The best way for a company to handle a data breach is to be prepared. As we discuss in our data breach readiness handbook, preparation includes, among other things, drafting an incident response plan, reviewing cyber-insurance, reviewing contractual obligations with business partners, having relationships to help investigate security incidents, and training your incident response teams.

Preparation also requires anticipating decision-points that are likely to arise in a breach. Our clients often ask us to look back at the approximately 600 data security incidents and breaches that we have handled over the years and identify the decision-points that are most difficult.

This is part 4 of an eight-part guide to handling data breaches. This eight-part series explores these difficult decision points. For each there are no “right” or “wrong” answers. Like all strategic decisions management must examine the specific facts facing their company and their organization’s culture, their industry, and business realities. Click for Part 1, Part 2, and part 3.

Part 4: Aggressive Law Enforcement Requests For Information.

Situation. Several different agencies have jurisdiction to investigate cyber-crimes. On the federal level the two most common enforcement agencies are the Federal Bureau of Investigations and the United States Secret Service. Although in our experience most FBI and USSS investigators are respectful of the numerous factors that a company must consider when cooperating with law enforcement, some investigators request a level of cooperation that may injure the company, its business contacts, or consumers. For example, some of our clients have received requests from law enforcement to look at logs or servers that may house sensitive personal information about consumers who were not impacted by the incident and about which the organization may have contractual or legal requirements not to share information with government agencies absent notifying each data subject.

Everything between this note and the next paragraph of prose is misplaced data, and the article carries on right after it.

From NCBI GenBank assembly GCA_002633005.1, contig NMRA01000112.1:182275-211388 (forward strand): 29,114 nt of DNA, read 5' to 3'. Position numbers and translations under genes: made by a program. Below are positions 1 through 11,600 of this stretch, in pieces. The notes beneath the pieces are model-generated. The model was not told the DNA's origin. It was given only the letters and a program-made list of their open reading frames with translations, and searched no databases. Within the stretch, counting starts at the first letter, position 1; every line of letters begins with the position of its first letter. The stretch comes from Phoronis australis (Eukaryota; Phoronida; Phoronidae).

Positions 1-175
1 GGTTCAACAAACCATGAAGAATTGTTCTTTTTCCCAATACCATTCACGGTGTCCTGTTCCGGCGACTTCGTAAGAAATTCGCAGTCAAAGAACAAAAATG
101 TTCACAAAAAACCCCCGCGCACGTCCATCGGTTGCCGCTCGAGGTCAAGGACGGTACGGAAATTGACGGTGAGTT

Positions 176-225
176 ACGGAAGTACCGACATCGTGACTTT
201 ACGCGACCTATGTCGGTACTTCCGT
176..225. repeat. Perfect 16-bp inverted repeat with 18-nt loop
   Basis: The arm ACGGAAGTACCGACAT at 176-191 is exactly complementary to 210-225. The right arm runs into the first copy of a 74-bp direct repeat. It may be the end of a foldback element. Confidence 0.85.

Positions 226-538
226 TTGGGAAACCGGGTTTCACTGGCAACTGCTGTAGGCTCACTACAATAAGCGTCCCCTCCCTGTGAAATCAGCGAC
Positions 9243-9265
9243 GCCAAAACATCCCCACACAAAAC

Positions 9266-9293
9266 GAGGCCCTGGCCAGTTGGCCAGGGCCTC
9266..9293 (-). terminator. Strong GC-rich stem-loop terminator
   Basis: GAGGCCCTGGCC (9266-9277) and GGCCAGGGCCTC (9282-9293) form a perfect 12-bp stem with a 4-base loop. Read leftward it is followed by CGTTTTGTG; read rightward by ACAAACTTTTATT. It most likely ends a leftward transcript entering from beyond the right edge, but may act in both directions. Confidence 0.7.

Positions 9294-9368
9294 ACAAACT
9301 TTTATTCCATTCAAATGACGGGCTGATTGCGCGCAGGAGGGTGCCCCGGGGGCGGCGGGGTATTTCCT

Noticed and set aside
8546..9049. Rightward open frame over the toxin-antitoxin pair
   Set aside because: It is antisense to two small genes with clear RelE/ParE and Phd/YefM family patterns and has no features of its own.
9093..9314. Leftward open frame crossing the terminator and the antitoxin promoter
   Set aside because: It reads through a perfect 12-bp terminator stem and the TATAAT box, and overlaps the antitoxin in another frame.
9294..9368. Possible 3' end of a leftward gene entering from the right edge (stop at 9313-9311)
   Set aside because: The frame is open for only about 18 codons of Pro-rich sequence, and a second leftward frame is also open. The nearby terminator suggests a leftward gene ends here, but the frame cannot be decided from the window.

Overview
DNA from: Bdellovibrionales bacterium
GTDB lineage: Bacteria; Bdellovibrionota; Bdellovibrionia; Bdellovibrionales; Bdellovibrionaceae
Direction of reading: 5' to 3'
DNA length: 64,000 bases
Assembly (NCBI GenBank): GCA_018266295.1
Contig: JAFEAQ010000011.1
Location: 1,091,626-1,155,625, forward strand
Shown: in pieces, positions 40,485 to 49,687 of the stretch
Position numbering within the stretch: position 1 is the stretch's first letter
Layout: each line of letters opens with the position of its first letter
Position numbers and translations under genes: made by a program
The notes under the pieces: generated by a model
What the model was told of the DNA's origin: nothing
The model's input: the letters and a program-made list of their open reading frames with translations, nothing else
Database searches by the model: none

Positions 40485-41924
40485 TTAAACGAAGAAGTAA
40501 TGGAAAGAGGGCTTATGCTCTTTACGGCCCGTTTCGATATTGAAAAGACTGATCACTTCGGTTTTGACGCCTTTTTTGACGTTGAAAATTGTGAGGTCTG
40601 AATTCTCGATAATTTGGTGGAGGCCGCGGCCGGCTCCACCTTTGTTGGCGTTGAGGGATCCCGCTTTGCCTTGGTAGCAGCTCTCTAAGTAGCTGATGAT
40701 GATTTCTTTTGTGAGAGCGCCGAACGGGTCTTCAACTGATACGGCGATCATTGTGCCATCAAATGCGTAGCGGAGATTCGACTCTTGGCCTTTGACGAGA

Strategic considerations: Management typically considers the following factors when determining the degree to which your company can/should cooperate with law enforcement:

  1. Loss of Access to Evidence. Many law enforcement agencies will not return evidence once it is in their possession. As a result, if a law enforcement agency requests a server, smartphone, or other electronic device you may lose the ability to conduct your own investigation of the device if the original is provided to them.
  2. Lack of Bi-lateral Cooperation. Different law enforcement agents are willing to provide different levels of information to victim companies. Put differently, some law enforcement agencies may request data or information from your company, but are unwilling to share any information that they develop from that data or information with your company.
  3. International Implications. Some countries – particularly the European Union – have voiced concern with the level of government access to personal data that exists within the United States. As a result, multi-national companies that operate in the European Union must consider not only the legal permissibility of sharing information with United States government agencies, but the potential political impact as well.
  4. Company as the Target. Although many law enforcement agencies realize that organizations are victims of data breaches, some investigators still consider law enforcement actions against companies that they believe did too little to protect information prior to the breach. If your company is a potential target you may want to carefully examine your level of cooperation with an investigator.
  5. Destruction of Privilege. Although the CyberSecurity Act of 2015 was designed to permit a company to share privileged information with law enforcement without waiving the privilege, the act has important limitations particularly when it comes to sharing information with state law enforcement.